A popular Edinburgh bingo hall once home to Scotland’s biggest movie theatre is to be protected by conservation status thanks to the efforts of the local community.
Edinburgh City Council’s planning committee reversed a decision taken earlier this year to exclude the rear of the bingo hall at the former railway arches on Manderston Street from an extension to the Leith Conservation Area – despite a public consultation previously showing the back of the building included in the revised zone.
In a report, the council attempted to justify the change made by officials between the engagement process and a meeting in February where councillors agreed on the new boundary.
It said the proposals included in the consultation clashed with its ‘Place Brief for Leith Walk/Halmyre Street’, which sets out plans for vehicle access at the rear of the building as part of future redevelopment of the site.
Green Party councillor Chas Booth said the omission of the 96-year-old structure, which features an Art Deco interior, would leave it “vulnerable to demolition or redevelopment”.
In a conservation area, demolitions and redevelopments are subject to stricter planning controls which protect buildings of historical interest.
The area’s three community councils, representing Leith Harbour and Newhaven, Leith Links and Leith Central, said the council had “serious questions” to answer.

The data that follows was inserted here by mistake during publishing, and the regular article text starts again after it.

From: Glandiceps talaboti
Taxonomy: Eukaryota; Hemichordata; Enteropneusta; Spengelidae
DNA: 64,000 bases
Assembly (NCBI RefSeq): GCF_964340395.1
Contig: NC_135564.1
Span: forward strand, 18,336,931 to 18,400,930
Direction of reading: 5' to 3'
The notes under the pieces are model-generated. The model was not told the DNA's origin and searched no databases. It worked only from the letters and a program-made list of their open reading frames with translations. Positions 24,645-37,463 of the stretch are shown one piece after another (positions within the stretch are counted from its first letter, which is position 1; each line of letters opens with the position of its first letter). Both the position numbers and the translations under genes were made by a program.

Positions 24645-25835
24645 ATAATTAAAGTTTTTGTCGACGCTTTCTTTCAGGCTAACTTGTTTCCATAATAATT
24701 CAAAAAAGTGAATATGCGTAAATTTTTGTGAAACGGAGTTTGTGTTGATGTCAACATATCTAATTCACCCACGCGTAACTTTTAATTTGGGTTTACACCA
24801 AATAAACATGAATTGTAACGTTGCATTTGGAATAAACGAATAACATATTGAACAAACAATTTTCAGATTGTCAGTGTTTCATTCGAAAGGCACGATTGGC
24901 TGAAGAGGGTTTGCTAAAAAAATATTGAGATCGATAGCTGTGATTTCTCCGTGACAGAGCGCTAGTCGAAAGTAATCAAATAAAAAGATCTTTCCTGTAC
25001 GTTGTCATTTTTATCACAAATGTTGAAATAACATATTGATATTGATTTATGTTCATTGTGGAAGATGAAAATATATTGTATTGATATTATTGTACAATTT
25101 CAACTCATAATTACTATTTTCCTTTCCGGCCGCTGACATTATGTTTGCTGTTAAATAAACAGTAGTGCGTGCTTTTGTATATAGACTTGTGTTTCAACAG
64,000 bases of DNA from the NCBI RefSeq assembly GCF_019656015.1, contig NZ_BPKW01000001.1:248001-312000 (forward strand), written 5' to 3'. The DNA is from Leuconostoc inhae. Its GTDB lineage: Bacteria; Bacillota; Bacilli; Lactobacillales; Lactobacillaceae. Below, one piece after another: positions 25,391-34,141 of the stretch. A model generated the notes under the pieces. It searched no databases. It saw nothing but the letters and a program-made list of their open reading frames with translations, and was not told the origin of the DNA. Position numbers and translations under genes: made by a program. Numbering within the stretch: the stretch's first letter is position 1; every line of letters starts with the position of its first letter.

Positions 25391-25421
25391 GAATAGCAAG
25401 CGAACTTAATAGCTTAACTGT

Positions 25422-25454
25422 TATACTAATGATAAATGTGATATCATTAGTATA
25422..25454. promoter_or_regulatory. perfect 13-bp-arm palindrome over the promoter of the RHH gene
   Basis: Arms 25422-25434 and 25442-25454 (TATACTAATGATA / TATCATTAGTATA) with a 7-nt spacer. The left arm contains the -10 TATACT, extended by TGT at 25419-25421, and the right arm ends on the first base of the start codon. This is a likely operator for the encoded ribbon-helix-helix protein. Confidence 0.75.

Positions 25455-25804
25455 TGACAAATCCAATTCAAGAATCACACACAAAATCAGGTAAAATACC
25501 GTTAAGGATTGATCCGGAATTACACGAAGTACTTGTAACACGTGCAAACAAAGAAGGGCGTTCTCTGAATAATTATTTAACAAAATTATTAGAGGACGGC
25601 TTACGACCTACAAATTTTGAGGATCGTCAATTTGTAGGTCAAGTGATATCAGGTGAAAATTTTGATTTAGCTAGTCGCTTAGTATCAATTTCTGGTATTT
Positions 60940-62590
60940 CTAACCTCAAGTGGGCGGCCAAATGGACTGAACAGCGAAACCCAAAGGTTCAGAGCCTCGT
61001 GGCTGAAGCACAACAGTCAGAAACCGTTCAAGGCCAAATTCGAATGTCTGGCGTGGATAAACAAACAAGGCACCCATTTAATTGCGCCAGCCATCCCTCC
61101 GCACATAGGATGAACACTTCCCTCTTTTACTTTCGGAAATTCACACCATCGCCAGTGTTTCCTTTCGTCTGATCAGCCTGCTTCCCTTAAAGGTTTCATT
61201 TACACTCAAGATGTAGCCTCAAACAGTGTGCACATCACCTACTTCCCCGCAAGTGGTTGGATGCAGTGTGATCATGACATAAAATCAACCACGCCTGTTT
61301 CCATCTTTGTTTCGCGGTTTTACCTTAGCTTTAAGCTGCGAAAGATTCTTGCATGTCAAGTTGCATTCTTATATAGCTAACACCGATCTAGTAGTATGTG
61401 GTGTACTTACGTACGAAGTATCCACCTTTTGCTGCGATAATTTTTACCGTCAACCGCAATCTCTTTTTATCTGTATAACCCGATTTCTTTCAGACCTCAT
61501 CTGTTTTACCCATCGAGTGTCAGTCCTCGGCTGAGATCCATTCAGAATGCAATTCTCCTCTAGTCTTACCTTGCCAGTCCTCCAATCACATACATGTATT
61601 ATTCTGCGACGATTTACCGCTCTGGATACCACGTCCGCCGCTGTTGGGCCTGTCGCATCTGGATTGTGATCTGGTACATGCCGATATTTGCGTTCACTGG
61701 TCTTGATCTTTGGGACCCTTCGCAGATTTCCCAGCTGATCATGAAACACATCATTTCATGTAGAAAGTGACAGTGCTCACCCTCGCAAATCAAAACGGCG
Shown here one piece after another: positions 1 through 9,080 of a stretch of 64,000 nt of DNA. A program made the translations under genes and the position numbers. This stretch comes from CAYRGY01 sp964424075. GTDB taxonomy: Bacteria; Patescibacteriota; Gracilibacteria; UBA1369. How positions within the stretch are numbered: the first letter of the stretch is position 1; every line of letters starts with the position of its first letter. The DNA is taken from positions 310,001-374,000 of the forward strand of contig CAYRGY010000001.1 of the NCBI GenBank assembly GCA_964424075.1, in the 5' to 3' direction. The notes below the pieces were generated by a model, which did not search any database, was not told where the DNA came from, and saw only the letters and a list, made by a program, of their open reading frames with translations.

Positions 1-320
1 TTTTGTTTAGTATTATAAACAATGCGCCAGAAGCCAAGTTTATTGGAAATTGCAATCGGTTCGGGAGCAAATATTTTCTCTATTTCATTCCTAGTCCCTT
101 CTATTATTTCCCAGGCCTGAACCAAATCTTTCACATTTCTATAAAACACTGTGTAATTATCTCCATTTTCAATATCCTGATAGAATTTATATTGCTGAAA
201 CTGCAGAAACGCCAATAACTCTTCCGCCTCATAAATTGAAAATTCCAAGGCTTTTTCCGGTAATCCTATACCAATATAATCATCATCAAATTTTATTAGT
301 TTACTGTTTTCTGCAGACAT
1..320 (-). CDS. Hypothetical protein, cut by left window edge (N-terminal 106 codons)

Speaking on behalf of the groups, Pierre Forrester told the planning committee on Wednesday, June 8, the bingo hall “provides a great social service to many older people and is very popular”.
He added: “The building is really beautiful inside too, it is the last functioning one in Leith and a great asset.
“Back in 2021 the three Leith Community Councils grouped and wrote a letter of support to this consultation.
“We wrote: ‘We Leith Community Councils would like to express our full support in response to the initiative by the council to seek views from the community about the proposal to extend the Leith Conservation Area to include the arches on Manderston Street and Jane Street along the former Capitol Theatre.’
“You can imagine how surprised we were when we discovered that on February 23, 2022, the bingo hall was missing from the approval papers by the planning committee. We expressed our concerns and asked for an explanation for the situation because we were thinking that maybe the planning committee weren’t given the full information. Indeed, the executive summary never mentioned that the bingo hall, once Capitol Cinema, was excluded from this vote which we thought was quite a major point.
“The question here is not whether the planning committee is against redevelopment but whether the planning committee is against protection. The bingo hall is in good condition, its redevelopment is compatible with a new life for the building; it could be an art gallery, or Leith’s museum, a bingo hall again, or a community space.”
The committee were also told the bingo hall is the “only way of socialising or communicating with other people” for many in the community.
Mr Forrester continued: “If nobody asked for the bingo hall to be removed from the conservation area, surely something went wrong within the council because it doesn’t come from the people in Leith, it doesn’t come from beyond Leith.
“To justify the removal of the bingo hall by just narrowing a narrow piece of heritage; Leith is more than railways, Leith is about the bingo hall, Leith is about the Shore, it’s about centuries of history. We did not understand what has happened, it made no sense to us. That’s why I would say it is a mistake.”